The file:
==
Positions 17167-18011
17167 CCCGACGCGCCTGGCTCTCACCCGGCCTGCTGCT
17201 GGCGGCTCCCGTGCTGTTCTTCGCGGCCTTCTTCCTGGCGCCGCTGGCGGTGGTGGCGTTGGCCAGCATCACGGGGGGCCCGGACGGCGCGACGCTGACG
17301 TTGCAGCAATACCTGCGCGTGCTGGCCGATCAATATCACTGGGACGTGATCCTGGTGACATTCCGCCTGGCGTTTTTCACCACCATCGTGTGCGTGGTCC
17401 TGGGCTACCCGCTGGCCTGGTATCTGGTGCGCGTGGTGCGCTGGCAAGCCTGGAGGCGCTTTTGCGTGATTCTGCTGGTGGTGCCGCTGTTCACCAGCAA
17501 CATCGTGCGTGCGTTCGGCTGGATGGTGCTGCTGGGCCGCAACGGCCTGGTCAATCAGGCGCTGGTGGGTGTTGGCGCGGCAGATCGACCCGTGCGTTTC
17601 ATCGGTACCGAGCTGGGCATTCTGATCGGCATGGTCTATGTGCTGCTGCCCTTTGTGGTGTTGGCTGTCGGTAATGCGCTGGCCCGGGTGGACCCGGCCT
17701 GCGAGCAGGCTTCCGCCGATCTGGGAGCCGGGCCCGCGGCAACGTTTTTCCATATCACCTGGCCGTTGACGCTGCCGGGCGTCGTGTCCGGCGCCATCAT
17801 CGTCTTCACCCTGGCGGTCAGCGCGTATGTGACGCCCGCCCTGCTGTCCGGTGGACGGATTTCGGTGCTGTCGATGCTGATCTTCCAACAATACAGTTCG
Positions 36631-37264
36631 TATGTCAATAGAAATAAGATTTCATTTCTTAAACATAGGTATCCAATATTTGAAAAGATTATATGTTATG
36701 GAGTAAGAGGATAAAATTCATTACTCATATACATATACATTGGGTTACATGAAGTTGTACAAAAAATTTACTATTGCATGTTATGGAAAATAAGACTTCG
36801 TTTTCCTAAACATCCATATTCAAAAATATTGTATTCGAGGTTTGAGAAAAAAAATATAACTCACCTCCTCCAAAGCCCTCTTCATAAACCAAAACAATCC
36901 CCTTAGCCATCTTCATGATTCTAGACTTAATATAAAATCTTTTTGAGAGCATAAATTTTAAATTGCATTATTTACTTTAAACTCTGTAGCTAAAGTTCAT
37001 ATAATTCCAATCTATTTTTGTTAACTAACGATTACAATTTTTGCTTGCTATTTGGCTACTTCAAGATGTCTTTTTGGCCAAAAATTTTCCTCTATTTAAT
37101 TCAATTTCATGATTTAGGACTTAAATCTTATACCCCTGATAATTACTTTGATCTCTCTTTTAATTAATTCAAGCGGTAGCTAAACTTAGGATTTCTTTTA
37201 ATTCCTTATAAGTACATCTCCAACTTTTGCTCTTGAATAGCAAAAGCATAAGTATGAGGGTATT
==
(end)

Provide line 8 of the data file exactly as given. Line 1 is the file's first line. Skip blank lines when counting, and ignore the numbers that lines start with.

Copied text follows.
17701 GCGAGCAGGCTTCCGCCGATCTGGGAGCCGGGCCCGCGGCAACGTTTTTCCATATCACCTGGCCGTTGACGCTGCCGGGCGTCGTGTCCGGCGCCATCAT